Few words will elicit as many groans in the metal and alternative rock communities as these four: Bring Me the Horizon.
Often maligned by fans of both music genres as well as consistently garnering critical praise for their genre-mashing innovation, the band is predictably unpredictable. They are at their best when they are writing eclectic metal-influenced rock anthems with a healthy dose of electronica. It just so happens that the band’s latest release, following last year’s lackluster “amo,” is a collection of nine songs exactly like that.
The album (or EP, or whatever you want to call it, it’s a collection of nine songs clocking in at 32 minutes), is appropriately entitled in all caps, “POST HUMAN: SURVIVAL HORROR.” It is an absolute blast that adequately captures the paranoia and frustration of the COVID-19 pandemic. The title itself indicates the themes and aesthetic of the album, as does the captivating artwork.
The opening track, “Dear Diary,” is possibly the heaviest the band has sounded since its early metalcore days. The following track and first single, “Parasite Eve,” proposes the question, “When we forget the infection, will we remember the lesson?” It’s lines like these that show the growth and maturity of the band, not only musically, but also lyrically.
While their 2013 breakthrough album “Sempiternal” may remain the fan favorite, “POST HUMAN” is the band’s most outward-looking release. Their previous material was always self-reflecting and often self-flagellating, but this batch of songs is much more concerned with the collective consciousness. Despite the musical chaos, you get the sense that this chaos is not as disorderly as it seems, but carefully orchestrated.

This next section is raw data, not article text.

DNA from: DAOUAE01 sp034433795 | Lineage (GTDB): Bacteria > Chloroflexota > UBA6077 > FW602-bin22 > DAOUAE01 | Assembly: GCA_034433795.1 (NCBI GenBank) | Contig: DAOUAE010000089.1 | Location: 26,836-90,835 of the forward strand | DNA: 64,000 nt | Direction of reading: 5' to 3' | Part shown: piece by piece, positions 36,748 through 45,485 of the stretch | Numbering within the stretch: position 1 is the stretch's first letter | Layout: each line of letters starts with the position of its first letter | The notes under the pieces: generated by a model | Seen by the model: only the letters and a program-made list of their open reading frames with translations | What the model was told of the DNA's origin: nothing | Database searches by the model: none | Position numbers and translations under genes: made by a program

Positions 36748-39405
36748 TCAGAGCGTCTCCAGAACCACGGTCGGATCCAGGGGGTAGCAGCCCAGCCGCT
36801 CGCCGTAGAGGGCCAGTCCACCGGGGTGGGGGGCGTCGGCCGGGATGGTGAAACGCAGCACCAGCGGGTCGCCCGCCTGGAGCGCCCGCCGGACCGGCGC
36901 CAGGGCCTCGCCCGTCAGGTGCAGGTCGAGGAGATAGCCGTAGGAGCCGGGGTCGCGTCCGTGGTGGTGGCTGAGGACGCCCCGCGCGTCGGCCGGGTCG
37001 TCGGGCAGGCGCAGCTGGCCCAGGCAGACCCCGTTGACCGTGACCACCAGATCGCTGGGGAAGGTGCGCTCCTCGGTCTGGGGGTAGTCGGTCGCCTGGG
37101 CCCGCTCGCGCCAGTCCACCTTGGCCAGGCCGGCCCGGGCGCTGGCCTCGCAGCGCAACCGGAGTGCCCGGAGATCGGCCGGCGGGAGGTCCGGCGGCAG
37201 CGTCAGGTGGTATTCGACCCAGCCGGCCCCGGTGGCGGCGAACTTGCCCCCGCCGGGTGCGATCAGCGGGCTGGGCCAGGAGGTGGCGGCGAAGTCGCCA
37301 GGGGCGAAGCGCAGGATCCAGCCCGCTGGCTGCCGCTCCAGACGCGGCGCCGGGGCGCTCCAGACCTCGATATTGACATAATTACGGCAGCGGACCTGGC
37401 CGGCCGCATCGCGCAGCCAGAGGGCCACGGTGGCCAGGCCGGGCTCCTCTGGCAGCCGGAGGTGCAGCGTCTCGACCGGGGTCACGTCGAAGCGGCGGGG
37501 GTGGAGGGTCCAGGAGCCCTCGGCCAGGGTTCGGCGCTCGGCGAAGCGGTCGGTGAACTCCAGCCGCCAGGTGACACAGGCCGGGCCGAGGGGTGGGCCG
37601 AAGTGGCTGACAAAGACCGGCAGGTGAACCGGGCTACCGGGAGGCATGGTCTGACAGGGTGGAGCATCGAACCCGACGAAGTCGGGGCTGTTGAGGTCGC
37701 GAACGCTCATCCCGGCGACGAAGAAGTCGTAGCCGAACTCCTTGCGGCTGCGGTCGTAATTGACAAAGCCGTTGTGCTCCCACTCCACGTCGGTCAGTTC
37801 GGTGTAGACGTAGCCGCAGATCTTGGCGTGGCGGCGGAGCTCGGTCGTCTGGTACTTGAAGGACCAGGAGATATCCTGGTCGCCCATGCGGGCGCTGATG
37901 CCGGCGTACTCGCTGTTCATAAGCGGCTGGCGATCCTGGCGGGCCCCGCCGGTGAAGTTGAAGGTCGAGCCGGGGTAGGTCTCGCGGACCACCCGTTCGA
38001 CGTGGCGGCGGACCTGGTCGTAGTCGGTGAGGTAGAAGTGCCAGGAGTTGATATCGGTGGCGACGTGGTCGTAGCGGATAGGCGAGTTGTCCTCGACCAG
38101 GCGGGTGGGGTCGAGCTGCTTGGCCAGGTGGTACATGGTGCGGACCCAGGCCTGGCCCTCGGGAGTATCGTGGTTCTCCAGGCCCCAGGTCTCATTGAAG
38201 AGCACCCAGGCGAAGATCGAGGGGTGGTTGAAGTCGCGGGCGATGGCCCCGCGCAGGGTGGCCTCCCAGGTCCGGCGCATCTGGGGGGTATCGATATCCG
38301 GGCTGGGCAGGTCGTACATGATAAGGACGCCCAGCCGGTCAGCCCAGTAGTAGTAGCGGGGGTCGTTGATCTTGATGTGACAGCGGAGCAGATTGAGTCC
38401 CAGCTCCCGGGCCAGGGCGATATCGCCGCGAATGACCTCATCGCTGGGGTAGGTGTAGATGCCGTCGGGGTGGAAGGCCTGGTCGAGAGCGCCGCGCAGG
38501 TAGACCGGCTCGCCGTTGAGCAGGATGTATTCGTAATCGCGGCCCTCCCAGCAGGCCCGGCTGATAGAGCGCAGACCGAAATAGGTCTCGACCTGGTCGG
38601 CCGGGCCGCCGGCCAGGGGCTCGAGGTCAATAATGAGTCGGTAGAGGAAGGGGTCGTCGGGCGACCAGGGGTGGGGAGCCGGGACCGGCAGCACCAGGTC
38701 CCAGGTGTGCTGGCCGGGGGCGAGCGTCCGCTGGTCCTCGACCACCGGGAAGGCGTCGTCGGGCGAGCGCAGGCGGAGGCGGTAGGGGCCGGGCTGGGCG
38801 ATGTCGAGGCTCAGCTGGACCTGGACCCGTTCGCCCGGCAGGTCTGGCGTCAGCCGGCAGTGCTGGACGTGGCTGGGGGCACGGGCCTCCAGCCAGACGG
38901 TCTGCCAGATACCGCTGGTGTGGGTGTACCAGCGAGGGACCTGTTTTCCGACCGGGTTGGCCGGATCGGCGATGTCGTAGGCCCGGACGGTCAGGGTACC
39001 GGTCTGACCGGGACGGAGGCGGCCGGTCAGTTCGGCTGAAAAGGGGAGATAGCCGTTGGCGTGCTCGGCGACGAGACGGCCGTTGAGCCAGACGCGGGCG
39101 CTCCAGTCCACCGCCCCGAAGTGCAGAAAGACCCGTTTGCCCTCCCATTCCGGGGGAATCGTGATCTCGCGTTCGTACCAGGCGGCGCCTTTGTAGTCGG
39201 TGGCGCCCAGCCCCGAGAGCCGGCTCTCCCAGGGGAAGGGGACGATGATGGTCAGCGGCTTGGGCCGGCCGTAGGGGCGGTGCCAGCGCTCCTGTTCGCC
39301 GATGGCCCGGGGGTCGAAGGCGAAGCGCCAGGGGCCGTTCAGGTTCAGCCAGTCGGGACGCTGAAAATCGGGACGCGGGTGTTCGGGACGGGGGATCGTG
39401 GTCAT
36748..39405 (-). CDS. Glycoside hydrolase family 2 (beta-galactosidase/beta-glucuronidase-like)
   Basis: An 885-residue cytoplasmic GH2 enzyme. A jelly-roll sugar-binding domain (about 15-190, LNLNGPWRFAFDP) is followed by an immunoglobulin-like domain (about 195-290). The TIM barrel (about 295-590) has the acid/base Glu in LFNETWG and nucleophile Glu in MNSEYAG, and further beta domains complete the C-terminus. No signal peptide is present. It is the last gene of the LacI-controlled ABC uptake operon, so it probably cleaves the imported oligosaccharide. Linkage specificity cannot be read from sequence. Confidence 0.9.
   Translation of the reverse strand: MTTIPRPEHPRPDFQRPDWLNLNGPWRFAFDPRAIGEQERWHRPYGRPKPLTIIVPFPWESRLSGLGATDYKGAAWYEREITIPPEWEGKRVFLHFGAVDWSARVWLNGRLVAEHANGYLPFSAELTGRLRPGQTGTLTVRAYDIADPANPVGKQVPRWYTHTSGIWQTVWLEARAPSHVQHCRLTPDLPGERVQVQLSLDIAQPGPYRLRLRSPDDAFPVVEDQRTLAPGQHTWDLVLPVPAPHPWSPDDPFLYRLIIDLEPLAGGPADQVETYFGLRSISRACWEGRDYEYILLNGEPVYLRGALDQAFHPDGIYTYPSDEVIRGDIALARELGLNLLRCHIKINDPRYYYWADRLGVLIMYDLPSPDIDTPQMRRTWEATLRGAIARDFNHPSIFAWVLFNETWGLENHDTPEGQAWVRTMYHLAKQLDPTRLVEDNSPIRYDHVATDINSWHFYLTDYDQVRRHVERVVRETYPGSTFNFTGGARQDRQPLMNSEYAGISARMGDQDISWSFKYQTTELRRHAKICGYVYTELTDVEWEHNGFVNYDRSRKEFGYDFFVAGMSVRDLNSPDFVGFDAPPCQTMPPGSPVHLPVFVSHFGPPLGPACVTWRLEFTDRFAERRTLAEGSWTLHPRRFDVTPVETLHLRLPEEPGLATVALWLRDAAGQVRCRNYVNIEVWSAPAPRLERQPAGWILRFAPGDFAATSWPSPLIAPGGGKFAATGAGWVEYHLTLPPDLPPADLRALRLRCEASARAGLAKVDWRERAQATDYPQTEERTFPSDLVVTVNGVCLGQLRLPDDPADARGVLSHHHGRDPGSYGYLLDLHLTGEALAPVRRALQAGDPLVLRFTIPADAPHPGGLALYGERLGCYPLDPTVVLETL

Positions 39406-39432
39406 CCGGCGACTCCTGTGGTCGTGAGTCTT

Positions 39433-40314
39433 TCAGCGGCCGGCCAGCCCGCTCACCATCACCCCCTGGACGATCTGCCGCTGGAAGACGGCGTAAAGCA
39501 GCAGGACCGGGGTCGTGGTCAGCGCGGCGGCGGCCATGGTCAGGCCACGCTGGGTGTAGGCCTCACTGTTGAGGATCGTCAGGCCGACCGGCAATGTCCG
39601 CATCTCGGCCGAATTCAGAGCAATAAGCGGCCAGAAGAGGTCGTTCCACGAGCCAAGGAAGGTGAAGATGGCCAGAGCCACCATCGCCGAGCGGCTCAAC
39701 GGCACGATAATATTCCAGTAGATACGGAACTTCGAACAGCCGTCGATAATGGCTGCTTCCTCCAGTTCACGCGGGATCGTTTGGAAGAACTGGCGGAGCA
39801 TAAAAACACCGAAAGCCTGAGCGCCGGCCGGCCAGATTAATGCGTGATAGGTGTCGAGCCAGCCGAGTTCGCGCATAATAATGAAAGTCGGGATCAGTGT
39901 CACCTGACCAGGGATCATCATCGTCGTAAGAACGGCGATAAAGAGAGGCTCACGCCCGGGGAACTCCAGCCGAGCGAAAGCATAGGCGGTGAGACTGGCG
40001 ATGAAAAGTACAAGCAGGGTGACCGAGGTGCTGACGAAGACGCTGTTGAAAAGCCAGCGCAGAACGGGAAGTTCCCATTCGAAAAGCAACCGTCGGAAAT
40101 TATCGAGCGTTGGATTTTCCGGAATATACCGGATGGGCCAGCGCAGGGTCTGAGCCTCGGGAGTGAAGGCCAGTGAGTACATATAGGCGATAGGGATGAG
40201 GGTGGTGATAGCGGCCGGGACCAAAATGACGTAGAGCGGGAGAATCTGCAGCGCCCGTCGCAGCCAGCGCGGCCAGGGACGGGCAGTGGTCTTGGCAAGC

Every single performance on “POST HUMAN” is top-notch, without a single weak track. Every track on this album would be a highlight on previous Bring Me albums. The brevity of “POST HUMAN” helps to provide a sense of immediacy and catharsis, something that all of their other albums have noticeably lacked. 2019’s “amo,” while it had a number of highlights, was often guilty of meandering and clunkily genre-hopping between songs.
The next few tracks are as mosh-worthy as anything the band has ever released, with the immensely catchy “Teardrops” and “Obey,” as well as the album highlight “Kingslayer,” which features the Japanese metal band BABYMETAL. “Kingslayer” is the best example of the band’s unique blend of electropop and metal.
The album doesn’t stop to take a breath until the final track, “One Day the Only Butterflies Left Will Be in Your Chest as You March Towards Your Death,” featuring Amy Lee of Evanescence, who sings a beautiful duet with lead singer Oli Sykes. The track is an ambitious ballad tackling climate change, using the format of a dialogue between mankind (Sykes) and the earth (Lee). It could have been an excruciatingly heavy-handed misfire of a track, but the two singers deliver wonderful performances with apocalyptically poetic lyrics and a lovely musical backdrop.
With “POST HUMAN: SURVIVAL HORROR,” Bring Me the Horizon have become masters at whatever it is they do. Call them a metal band or an alternative rock band, they don’t care. They are undeniably injecting new life into genres that have seen little innovation in decades, and with their recent prolific output, it doesn’t seem like they have any plans of stopping. 2020 has been a pressure-cooker of great albums due to the ongoing pandemic, and this is one of the best.